Try to answer the following questions as honestly as you can.

  • How often do you type a text message, then edit what you want to say many more times until you write out the perfect phrase?
  • When was the last time you ate a meal with a friend without checking your phone for the latest notification?
  • How often have you broke bad news to someone by text or email because it was too hard to say it in person?
  • When you get bored, how often do you pick up your phone and scroll through your newsfeed?
  • Do you spend more time on social media than you would like to?
  • Do you feel like you always need to be connected so you don’t miss out on an opportunity?

Our time in college is among the most formative times of our lives. We learn how to balance our own schedules, network, build lasting friendships, get a quality education and numerous other things that help us in our journeys into young adulthood. Our time in college is limited though. Most college students only get four years to best prepare themselves for their futures outside of school until they graduate. How do we want to spend the finite time we are given?

Modern technology has offered us a new set of tools to accomplish our goals and continue to spark innovation throughout the world. The internet, smartphones, and social media have allowed us to connect with like minded individuals across the state, country, and continent. They have helped spark ideas and innovation when two people could not collaborate in the same physical space. They have allowed us to use less paper, saving trees, and applications like Skype have decreased our travel costs for business meetings.

Modern technology is a tool. Humans have used tools to more efficiently finish tasks throughout our entire history as a species. But humans are supposed to use tools, not the other way around, right? What if some of our modern tools are actually using us? What if the internet, smartphones, and social media have transformed from tools we choose to use, to burdens that decrease our quality of life?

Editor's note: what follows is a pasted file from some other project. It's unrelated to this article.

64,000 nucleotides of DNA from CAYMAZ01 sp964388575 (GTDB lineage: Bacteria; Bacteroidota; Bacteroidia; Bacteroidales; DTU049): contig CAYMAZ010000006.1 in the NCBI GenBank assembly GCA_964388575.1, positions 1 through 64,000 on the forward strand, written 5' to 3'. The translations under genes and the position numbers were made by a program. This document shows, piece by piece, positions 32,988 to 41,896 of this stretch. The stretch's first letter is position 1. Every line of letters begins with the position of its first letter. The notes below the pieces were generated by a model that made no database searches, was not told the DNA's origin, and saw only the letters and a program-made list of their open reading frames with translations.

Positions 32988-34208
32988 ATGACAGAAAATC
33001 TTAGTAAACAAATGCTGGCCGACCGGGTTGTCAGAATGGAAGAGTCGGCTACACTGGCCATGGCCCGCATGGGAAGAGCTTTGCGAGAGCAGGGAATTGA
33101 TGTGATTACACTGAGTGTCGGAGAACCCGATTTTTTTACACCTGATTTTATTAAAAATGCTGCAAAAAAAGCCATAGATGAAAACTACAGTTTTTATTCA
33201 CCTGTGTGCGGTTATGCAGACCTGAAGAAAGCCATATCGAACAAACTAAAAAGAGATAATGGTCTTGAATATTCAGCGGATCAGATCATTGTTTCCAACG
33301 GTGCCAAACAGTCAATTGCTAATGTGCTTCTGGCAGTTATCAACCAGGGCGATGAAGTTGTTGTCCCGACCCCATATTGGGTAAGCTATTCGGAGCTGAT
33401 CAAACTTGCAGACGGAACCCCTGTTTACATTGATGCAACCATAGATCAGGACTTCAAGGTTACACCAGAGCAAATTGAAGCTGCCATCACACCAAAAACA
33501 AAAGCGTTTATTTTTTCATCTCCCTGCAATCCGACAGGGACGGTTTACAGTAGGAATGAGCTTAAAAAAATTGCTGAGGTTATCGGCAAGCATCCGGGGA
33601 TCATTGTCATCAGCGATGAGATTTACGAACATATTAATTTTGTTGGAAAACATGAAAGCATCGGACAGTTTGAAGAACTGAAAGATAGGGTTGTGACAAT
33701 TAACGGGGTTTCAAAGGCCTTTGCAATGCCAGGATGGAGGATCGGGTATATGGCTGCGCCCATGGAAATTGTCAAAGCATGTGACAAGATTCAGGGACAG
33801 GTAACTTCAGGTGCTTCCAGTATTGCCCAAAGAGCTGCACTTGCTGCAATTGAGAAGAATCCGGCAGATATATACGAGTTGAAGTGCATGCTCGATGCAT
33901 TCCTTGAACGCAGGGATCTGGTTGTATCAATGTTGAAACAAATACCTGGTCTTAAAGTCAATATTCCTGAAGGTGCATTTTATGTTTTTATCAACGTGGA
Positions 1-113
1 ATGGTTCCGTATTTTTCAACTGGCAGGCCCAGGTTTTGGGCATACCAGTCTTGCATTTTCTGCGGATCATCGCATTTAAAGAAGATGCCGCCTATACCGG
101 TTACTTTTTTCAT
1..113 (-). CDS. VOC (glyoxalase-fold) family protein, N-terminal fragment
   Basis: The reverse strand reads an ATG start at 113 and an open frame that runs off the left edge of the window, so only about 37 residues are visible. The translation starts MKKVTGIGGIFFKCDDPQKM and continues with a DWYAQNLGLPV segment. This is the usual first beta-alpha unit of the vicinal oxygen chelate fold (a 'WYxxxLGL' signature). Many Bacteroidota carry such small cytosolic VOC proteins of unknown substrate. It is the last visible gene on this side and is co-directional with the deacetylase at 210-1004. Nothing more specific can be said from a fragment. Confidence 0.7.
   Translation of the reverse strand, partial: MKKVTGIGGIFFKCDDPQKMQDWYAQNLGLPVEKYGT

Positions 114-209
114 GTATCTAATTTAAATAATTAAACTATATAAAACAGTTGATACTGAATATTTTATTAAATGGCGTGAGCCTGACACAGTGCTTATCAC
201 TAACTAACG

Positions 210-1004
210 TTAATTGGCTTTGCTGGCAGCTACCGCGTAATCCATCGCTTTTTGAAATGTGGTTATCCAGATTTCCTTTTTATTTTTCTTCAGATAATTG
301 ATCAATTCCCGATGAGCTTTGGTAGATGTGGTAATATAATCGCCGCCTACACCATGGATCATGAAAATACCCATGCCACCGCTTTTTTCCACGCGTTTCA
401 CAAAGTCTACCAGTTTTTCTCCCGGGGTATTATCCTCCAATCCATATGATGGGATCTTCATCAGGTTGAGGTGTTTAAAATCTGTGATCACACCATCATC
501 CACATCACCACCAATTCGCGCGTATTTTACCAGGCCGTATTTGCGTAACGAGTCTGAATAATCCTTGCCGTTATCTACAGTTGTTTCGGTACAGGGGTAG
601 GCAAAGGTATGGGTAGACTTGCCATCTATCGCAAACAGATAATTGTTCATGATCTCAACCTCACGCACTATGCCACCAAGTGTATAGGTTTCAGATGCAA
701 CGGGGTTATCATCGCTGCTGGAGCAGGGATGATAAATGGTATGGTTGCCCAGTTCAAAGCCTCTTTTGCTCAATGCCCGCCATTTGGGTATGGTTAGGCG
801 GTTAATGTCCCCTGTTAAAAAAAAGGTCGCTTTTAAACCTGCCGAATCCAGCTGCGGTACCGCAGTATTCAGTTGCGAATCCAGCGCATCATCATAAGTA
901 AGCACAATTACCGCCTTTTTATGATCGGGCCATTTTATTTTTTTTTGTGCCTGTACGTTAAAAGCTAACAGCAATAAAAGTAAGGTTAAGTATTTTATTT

Research has shown that certain kinds of internet, smartphone, and social media use, if unchecked, have been linked to increased anxiety and depression, decreased GPA, and an overall decreased satisfaction of life in college students. Does that come as a big surprise? When we are out with friends, we spend more time on our phones than we do enjoying what we actually met up to do. Our relationships with others stay shallow because we rarely take the time to get to know someone before being interrupted by a notification. We constantly feel like other people are having a better time than we are because their Snapchat stories look so fun. When we study, we find it hard to sustain focus on the task at hand for more than a few minutes at a time. We get anxious when we don’t get a response to our texts within a few minutes of sending one. We stay up late in our beds to read tweets before we go to sleep for the night. And we start to draw conclusions about our self worth based on how many “likes” we get on our social media posts. We feel like we just can’t keep up with everything going on around us. Paradoxically, while we are trying to stay afloat of all things new in the digital world, we miss out on many of the opportunities and relationships our college years have to offer us. The way we use our technology leaves us feeling stressed, anxious, and constantly “busy”.

Like mentioned earlier, our time in college is limited. We have a finite amount of time to maximize our growth both academically and personally. Most of us aren’t majoring in computer science, so why do we spent up to a third of our day staring at a screen? Couldn’t we find a better way to use our time without the stress constant connection brings? To truly get the most out of the college experience, we think student’s current relationship with technology needs to change.

Tommies Unplugged thinks that together, we can improve the way college students use technology. We are not anti-technology. Rather, we work to highlight the distinction between technology use that is conducive to personal growth, health, and success, and technology use that is maladaptive. We strive to teach students how to use technology more mindfully; increasing productivity, individuality, communication, and other skills necessary for growth and creativity both during school and after graduation.